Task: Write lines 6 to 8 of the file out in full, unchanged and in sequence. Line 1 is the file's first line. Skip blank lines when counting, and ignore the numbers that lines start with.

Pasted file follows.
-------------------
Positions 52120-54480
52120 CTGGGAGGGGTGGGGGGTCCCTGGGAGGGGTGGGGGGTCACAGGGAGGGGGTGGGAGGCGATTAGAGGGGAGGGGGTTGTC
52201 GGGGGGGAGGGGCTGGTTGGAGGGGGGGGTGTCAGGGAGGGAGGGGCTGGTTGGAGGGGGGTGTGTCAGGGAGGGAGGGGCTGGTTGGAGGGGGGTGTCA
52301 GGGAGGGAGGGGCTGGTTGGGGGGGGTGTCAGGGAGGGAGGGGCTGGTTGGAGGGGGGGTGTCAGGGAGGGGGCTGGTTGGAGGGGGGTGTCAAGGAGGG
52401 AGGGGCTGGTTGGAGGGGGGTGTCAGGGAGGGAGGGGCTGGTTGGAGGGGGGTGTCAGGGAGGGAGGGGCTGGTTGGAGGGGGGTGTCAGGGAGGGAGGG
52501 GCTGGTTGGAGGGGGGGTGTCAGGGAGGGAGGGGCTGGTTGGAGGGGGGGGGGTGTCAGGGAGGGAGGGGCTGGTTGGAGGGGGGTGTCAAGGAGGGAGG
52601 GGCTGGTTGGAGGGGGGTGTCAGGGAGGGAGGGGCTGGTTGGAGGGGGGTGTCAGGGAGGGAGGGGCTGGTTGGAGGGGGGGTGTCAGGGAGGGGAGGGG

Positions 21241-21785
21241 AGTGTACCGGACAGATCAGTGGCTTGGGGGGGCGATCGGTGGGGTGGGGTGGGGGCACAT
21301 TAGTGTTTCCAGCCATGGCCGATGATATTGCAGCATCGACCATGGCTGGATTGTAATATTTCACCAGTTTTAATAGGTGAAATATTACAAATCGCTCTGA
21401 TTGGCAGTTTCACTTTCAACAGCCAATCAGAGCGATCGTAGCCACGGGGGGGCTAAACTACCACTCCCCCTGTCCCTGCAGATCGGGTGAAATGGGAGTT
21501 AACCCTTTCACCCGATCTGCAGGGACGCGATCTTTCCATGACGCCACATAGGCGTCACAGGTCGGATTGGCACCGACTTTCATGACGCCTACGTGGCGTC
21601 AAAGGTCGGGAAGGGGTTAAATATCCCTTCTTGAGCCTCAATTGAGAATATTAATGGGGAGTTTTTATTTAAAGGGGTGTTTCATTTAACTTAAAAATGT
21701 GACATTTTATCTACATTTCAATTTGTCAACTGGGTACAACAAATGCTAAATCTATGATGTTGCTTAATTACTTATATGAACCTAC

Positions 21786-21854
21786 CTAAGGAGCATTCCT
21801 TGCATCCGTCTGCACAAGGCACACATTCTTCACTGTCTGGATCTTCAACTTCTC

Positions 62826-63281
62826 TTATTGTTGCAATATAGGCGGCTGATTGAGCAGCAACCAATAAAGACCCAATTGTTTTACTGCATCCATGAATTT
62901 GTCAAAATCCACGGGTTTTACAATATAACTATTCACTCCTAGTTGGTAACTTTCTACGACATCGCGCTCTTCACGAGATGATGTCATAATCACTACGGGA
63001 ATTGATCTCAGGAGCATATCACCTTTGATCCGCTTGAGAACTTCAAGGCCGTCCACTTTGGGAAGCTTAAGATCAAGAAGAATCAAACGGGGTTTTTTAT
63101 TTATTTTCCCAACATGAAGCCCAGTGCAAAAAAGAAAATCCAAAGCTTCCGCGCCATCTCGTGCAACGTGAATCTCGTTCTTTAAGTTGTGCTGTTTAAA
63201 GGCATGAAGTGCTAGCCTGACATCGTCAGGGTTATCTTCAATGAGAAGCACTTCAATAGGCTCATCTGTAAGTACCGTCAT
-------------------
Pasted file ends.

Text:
52501 GCTGGTTGGAGGGGGGGTGTCAGGGAGGGAGGGGCTGGTTGGAGGGGGGGGGGTGTCAGGGAGGGAGGGGCTGGTTGGAGGGGGGTGTCAAGGAGGGAGG
52601 GGCTGGTTGGAGGGGGGTGTCAGGGAGGGAGGGGCTGGTTGGAGGGGGGTGTCAGGGAGGGAGGGGCTGGTTGGAGGGGGGGTGTCAGGGAGGGGAGGGG

Positions 21241-21785